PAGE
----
HONOLULU — Former Army Chief of Staff Frederick C. Weyand, the last commander of U.S. military operations in the Vietnam War, has died. He was 93. Weyand died of natural causes Wednesday night at the Kahala Nui retirement residence in Honolulu, a stepdaughter said Thursday. The general oversaw the withdrawal of U.S. military forces from South Vietnam before becoming the Army’s chief of staff in 1974. He retired from active service in 1976. His military honors and decorations include the Distinguished Service Cross, Silver Star and Legion of Merit.
Georgia: Mumps spreading
A mumps outbreak among Orthodox Jews in New York and New Jersey has now surpassed 1,500 cases and shows no sign of ending soon, health officials said Thursday. The 7-month-old outbreak began last summer at a boys camp in the Catskills. The campers were from Orthodox Jewish families, and cases multiplied when they returned to their close-knit communities in and around New York City. Most had a mumps vaccination, but the shots don’t prevent all cases, the Centers for Disease Control and Prevention in Atlanta said.
Utah: Frisbee inventor dies
Walter Fredrick Morrison, the man credited with inventing the Frisbee, has died. He was 90. An attorney who represented Morrison in a royalties case, said Morrison died at his home in Monroe on Tuesday. “That simple little toy has permeated every continent in every country, as many homes have Frisbees as any other device ever invented,” the lawyer said. “How would you get through your youth without learning to throw a Frisbee?” Morrison’s son said Thursday that “old age caught up” with his father and that he also had cancer.
Arizona: Private prison riot
A private prison is on lockdown after a brawl broke out that involved as many as 150 minimum-security inmates and left a staff member and 12 prisoners with minor injuries. The Department of Corrections said the fight broke out before 10 p.m. Wednesday but was contained within an hour. A 20-member tactical unit from State Prison Complex-Tucson responded to help put down the disturbance. The Marana Community Correctional Treatment Facility near Tucson houses 500 inmates and is owned and operated by Management and Training Corp.
China: Dalai Lama warning
China urged the United States on Friday to immediately cancel plans for President Barack Obama to meet with the Dalai Lama next week, warning the move could further hurt ties. The meeting is likely to inflame tensions between China and the United States, already strained over disputes over trade issues and U.S. weapons sales to Taiwan. A Foreign Ministry spokesman issued the remarks hours after Washington announced Obama would meet with the Tibetan spiritual leader at the White House on Feb. 18.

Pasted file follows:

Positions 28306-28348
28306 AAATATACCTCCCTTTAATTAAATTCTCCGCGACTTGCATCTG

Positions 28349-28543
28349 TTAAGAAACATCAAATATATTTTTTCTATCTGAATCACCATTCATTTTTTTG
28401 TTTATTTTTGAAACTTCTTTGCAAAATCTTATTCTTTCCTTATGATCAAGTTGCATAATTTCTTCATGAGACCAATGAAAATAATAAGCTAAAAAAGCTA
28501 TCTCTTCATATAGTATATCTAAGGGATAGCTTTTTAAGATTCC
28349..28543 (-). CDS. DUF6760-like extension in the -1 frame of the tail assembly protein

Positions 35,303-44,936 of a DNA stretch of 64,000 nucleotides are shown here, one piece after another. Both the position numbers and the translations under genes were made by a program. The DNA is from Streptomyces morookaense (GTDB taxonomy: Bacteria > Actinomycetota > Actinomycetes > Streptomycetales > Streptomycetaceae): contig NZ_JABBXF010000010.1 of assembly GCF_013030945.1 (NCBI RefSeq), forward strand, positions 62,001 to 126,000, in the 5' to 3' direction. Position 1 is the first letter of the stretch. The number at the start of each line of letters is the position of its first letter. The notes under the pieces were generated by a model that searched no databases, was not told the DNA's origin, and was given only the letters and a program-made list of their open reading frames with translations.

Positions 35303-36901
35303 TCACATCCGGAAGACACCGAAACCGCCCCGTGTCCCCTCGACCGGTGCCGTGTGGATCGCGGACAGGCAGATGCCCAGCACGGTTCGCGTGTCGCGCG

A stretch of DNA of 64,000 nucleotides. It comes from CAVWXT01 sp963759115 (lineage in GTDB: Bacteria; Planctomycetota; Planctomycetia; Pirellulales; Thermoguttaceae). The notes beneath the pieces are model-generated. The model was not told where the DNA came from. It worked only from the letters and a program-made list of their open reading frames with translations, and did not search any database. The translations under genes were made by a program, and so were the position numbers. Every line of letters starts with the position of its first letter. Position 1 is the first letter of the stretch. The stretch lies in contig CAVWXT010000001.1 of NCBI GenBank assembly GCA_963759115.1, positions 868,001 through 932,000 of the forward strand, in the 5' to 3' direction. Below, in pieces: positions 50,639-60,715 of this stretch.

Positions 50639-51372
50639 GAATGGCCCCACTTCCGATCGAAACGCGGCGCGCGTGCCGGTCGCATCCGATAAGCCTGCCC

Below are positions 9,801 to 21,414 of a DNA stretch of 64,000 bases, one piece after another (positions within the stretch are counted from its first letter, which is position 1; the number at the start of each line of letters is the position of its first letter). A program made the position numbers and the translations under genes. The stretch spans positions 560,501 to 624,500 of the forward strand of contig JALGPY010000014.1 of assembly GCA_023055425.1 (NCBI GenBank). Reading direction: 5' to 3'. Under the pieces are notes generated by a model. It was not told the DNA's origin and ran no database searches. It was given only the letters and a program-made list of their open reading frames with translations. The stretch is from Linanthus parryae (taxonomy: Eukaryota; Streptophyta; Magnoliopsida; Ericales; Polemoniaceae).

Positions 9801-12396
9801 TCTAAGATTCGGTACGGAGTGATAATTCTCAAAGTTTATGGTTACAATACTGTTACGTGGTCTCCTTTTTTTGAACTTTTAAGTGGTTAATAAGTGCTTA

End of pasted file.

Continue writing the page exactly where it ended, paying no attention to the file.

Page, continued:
Aruba: Suspect’s father dies
The father of the only remaining suspect in the 2005 disappearance of U.S. teenager Natalee Holloway has died in Aruba. An local newspaper reported Thursday that Paul van der Sloot, 57, died of a heart attack on the Dutch island in the Caribbean. The paper said he collapsed late Wednesday after playing tennis and was declared dead at a hospital. Van der Sloot’s son Joran has been characterized by Aruban prosecutors as the only suspect in the case. No charges have been filed.
Taiwan: Pirate ransom paid
Taiwan says Somali pirates have freed a Taiwanese fishing boat and all of its crew held since April after the boat owner paid a ransom. A Foreign Ministry spokesman said the Win Far 161 was released Thursday and the boat and its crew are on their way home. He did not say how many crew were on board and how much ransom was paid. Win Far 161 was seized last April near an island in the Seychelles, more than 700 miles off the coast of Somalia.
Sweden: Auschwitz sign theft
Police on Thursday arrested a former neo-Nazi leader that Polish investigators suspect of being involved in the theft of the “Arbeit Macht Frei” sign at Auschwitz. A prosecutor said 34-year-old Anders Hogstrom was detained in Stockholm on a European arrest warrant. She said Hogstrom will be appointed a defense lawyer and questioned by Swedish investigators before authorities can decide on extraditing him to Poland. Polish officials have said Hogstrom is suspected of incitement to commit theft of a cultural treasure.
From Herald news services